In some cancers of epithelial cells, high levels of PD-L1 correlate with poor outcomes. Depending on how the measurement is made, PD-L1 is expressed at abnormal levels in 19% to 100% of non—small-cell lung cancer (NSCLC) tumors.2 However, unlike other mutations that either exist or do not exist in tumor cells, PD-L1 expression in tumor cells may change over time.1

Topalian et al treated 296 patients withvarious types of cancers using varying doses and regimens of the anti-PD-1 antibody nivolumab. Complete- or partial-responses occurred in 28% in patients with melanoma, 27% of patients with renal-cell cancer, and 18% of patients with NSCLC. In the same trial, of 25 patients with a PD-L1—positive test result, 9 patients experienced a complete or partial response to therapy, for an objective response rate of 36%. Zero of 17 patients with a PD-L1–negative result of biopsied tumor samples benefitted from therapy. The difference was statistically significant (P = .006).3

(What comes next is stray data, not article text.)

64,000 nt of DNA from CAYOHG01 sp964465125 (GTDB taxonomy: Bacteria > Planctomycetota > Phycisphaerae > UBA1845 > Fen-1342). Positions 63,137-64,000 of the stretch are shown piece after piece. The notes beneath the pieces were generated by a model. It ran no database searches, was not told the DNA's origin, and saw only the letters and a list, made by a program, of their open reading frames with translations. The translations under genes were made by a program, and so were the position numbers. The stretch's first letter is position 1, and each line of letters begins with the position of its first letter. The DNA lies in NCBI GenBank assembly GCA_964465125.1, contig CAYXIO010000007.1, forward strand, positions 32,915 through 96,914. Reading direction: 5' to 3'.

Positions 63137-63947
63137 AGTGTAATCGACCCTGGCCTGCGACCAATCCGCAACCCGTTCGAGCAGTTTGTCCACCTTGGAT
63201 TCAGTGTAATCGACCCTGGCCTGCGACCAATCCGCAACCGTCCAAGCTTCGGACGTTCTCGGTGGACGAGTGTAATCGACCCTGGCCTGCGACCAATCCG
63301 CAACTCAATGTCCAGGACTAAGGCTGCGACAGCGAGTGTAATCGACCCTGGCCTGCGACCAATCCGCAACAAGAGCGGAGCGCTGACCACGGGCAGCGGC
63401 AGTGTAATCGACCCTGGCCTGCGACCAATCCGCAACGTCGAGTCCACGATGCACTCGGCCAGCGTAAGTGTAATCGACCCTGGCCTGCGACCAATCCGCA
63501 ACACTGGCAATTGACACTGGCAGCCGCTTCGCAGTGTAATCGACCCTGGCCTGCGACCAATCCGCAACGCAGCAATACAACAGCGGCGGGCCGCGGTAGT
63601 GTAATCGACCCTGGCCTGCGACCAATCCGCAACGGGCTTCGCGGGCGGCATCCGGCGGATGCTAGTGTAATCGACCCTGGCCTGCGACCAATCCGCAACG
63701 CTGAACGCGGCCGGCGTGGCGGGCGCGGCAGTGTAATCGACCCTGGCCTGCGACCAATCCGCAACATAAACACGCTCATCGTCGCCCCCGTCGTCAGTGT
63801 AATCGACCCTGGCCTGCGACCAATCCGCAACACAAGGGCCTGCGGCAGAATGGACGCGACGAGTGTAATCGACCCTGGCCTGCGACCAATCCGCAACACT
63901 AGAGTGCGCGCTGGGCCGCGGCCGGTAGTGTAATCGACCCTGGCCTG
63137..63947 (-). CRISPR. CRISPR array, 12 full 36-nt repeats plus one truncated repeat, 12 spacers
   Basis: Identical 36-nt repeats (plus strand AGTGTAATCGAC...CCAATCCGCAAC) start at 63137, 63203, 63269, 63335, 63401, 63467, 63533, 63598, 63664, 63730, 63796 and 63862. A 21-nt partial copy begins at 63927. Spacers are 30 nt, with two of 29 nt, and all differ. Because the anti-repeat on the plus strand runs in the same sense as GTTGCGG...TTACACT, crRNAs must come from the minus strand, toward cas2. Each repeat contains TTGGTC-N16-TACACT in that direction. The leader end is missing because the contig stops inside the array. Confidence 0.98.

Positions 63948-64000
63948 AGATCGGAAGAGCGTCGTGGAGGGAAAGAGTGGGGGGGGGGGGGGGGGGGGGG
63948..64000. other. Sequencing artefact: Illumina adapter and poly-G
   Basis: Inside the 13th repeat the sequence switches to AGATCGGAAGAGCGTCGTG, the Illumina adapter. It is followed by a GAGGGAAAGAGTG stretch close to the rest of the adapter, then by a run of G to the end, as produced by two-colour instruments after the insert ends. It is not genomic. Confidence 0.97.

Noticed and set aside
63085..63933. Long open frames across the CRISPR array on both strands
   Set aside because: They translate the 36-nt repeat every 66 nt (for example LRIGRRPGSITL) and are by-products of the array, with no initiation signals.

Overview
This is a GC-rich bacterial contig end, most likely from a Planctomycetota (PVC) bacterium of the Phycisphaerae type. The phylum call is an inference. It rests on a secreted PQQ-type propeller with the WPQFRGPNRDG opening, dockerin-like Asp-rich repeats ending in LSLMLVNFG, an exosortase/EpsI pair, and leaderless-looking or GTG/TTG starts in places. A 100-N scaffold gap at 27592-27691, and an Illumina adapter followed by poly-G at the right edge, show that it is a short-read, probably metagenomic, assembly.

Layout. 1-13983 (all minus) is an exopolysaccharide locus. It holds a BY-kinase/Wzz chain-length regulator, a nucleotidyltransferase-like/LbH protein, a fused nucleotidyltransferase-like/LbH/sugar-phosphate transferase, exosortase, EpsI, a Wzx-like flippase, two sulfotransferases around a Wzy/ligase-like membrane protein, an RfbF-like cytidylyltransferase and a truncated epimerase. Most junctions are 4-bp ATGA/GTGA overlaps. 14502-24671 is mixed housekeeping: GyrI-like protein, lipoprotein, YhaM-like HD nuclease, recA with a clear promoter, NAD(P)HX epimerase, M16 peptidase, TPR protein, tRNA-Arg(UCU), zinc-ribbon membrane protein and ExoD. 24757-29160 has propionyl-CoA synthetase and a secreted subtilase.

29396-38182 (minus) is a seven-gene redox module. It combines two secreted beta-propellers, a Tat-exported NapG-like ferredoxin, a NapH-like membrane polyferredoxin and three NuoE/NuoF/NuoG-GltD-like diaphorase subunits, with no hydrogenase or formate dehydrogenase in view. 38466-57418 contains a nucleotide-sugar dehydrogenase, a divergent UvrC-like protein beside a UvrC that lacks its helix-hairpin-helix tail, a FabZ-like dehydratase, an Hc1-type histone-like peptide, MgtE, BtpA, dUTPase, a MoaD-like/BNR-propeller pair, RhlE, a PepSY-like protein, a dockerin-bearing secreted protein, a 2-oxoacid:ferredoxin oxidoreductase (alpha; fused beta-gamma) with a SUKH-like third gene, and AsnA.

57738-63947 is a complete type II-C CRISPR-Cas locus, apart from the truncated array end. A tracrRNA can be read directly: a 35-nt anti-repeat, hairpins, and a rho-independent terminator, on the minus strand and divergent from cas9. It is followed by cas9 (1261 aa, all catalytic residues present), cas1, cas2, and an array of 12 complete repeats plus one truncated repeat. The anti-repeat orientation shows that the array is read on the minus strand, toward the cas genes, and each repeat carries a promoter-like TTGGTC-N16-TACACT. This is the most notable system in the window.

On October 29, 2013, at the World Conference on Lung Cancer in Sydney, Australia, it was reported that of patients with NSCLC receiving nivolumab at a range of dosages, 42% of patients survived 1 year and 24% of patients survived 2 years, with a median overall 9.9-month survival time. At the same conference, investigators from Merck presented data from a phase-Ib trial in 38 patients with NSCLC who had received MK-3475. Almost one-fourth (24%) of treated patients experienced an immune response, as judged by investigators, and just over one-fifth (21%) of patients responded to medication, as measured by Response Evaluation Criteria in Solid Tumors (RECIST) response criteria.4 Merck will begin a phase 2/3 trial comparing docetaxel therapy, which is the standard in patients with NSCLC lung cancer, against 2 different dosage regimens of MK-3475. Merck also plans to conduct trials of MK-3475, both as monotherapy, and as part of combination treatment for NSCLC.5